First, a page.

At least, it would be if Oliver Chris, playing Charlie was not so determined to set a record for rapid line delivery. I appreciate that the opening scene – in which he’s juggling irate calls from people to whom his business owes money, customers who haven’t received their promised goods on time, the rapidly fraying temper of his secretary and the persistence of his girl friend – needs to be frantic, but it would have been good to hear more than mere snippets of the dialogue.
Charlie’s owes are compounded when he discovers that his estranged father has left his fortune in trust. Charlie remembers that he had a (he thinks) imaginary childhood friend – Rain Man; this turns out to be his autistic brother Raymond. From then on it’s a roller-coaster as Charlie tries to use Raymond for his own ends, and Raymond follows his own path.
Neil Morrisey gives a marvellous performance as Raymond, never too obviously playing for the audience’s sympathies – though of course we’re all on his side from the moment his smart white trainers step into the frame. Every nuance of face and gesture – those wondrously splayed fingers, the shoulders scarcely connected to the trunk of his body, let alone its limbs – helps to put a real person in front of us. A flawed being in respect of whatever passes as the norm, yes. But one with whom it is impossible not to empathise.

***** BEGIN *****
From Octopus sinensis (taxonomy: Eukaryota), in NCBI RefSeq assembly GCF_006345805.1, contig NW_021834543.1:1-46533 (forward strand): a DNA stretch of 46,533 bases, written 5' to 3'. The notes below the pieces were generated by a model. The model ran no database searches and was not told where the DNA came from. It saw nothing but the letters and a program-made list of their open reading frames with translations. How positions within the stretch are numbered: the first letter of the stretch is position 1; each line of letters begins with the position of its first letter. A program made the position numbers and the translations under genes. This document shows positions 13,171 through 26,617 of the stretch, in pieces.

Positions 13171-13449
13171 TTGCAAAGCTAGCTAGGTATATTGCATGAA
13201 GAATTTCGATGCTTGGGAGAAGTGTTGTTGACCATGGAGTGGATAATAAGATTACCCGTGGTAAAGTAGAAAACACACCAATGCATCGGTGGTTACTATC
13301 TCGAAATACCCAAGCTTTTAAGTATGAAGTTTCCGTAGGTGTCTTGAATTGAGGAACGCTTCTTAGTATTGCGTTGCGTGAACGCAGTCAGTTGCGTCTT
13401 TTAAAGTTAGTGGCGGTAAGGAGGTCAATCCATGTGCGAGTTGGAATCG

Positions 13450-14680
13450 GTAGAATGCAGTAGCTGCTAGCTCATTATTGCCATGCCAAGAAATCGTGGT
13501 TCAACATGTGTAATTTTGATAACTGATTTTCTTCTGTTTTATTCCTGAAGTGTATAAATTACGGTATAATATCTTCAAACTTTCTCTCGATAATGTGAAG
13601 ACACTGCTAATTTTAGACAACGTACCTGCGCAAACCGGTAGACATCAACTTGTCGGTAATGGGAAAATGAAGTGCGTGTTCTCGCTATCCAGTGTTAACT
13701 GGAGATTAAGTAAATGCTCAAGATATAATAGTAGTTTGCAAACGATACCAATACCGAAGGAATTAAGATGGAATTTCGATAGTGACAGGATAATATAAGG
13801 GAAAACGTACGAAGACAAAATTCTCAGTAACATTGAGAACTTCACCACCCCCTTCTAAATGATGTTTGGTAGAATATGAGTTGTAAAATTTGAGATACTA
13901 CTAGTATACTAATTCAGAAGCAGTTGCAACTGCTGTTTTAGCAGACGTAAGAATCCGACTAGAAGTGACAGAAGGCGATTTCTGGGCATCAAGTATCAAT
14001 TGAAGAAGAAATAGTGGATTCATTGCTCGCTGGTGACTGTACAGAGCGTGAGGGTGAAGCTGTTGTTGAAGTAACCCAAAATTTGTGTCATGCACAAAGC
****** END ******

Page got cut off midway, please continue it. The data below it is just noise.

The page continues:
The pared-down setting by designer Jonathan Fensom reflect the rawness of the characterisations; they are places for people whose feelings are being stripped down. Ruth Everett stands out in the supporting cast as Susan, the girl who will make her own way in the end. Charlie Lawson is Dr Breuner, who has his own, not entirely diasinterested, view of Raymond’s condition and what should constitute his future.